The Equity, Diversity, and Inclusion page offers a space for families to tell us about their views on equity.  We will post submissions along with responses, resources, and an invitation to continue the conversation.

Community response: “When others feel as safe in our communities as your average white man.”

The response below was provided by Dr. Janis Velasquez-Farmer, director of equity, diversity and inclusion for Bellingham Public Schools. 

The concept of safety in physical, social, and mental applications should be considered.  Our current racial climate questions unapologetically the safety of our Black and Brown community members, discussed in movements such as  Black Lives Matter and Missing and Murdered Indigenous Women.  Finding safe spaces often means finding those with similar justice lenses, similar backgrounds, and honestly, similar racial constructs and ethnicities. The place where many Black and Brown individuals feel “as safe…as your average white man” is most often the place they create for themselves, in solidarity and away from public spheres.

Safety can be an ongoing issue for people who identify as and present as women, where objectification and deep disrespect can lead to physical, social, and emotional harm.  Worldwide, women tend to feel less safe than men, or male-passing individuals.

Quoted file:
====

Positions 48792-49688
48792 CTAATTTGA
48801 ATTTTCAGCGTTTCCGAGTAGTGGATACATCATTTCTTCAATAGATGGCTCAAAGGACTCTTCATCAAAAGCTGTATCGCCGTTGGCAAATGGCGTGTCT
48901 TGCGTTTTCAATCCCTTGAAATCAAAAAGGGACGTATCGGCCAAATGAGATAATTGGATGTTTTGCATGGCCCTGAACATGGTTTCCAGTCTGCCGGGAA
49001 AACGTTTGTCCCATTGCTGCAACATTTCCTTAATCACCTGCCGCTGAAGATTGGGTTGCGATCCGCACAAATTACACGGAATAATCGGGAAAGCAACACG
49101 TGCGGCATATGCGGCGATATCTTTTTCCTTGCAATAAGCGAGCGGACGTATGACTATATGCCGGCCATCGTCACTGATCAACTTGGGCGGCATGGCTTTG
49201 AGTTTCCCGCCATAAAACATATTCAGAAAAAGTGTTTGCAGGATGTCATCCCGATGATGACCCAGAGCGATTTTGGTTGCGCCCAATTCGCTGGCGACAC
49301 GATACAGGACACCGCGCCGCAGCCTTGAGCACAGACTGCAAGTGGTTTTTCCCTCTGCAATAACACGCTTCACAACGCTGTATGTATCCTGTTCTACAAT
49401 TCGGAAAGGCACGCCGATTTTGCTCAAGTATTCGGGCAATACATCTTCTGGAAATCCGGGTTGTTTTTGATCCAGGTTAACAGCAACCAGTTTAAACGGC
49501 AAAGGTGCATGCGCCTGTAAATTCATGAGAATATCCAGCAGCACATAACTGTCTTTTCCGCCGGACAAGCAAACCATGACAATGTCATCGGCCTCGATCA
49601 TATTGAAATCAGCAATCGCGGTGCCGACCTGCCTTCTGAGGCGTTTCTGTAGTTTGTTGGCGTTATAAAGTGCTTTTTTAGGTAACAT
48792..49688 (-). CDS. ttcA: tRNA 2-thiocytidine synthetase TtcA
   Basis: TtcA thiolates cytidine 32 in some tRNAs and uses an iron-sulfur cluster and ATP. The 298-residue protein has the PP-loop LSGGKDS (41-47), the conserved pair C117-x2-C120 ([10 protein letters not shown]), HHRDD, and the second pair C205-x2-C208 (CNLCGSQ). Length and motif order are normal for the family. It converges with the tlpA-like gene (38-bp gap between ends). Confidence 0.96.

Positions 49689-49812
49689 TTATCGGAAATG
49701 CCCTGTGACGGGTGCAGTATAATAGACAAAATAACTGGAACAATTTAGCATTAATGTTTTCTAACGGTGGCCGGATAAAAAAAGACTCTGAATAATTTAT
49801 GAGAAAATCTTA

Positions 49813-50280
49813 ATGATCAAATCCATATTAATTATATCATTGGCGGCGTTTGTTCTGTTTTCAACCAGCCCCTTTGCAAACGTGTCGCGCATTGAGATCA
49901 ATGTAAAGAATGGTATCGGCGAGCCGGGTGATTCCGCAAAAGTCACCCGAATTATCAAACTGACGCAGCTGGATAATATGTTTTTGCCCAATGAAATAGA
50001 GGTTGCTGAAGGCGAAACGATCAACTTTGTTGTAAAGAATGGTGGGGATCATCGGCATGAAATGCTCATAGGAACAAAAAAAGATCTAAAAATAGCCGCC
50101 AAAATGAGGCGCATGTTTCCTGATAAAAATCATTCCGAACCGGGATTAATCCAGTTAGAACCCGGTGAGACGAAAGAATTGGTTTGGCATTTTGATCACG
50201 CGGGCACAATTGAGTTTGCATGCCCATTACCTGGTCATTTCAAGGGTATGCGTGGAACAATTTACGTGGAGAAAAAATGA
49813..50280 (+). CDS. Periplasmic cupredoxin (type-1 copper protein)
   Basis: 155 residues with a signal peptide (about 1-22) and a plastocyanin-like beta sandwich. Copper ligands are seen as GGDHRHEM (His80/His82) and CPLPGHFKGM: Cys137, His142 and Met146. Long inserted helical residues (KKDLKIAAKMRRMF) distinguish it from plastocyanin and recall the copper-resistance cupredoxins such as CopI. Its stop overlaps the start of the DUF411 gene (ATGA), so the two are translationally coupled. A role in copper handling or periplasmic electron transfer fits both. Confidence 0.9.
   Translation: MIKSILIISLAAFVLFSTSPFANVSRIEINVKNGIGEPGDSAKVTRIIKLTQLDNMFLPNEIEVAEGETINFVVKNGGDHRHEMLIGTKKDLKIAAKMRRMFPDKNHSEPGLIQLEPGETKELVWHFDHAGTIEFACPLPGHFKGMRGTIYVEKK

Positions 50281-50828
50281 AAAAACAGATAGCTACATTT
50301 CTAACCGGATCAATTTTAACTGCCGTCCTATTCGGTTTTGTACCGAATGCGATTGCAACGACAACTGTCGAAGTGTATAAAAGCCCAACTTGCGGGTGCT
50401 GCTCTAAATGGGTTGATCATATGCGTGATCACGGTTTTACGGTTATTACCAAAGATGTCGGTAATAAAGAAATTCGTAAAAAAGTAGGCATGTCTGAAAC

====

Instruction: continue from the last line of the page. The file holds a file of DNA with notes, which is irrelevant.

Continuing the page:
Trans individuals face safety issues from a multitude of sources, impacting everyday social interactions, such as going to school or meeting friends for lunch. There is a contentious relationship with been seen and valued and being safe.

Does this mean that all White men share the same level of safety?  No.  There are many gaps in safety to explore and while Gallup offers national research, our local environment may offer a different story.  Important to note: Crime rates and the concept of safety are not the same.

This is a big topic and we presented only a couple of considerations.  It could be possible for communities to create safety, if all contribute equitably, not equally, to the cause.

How do you contribute to safety in our community? Please continue the conversation in the comments.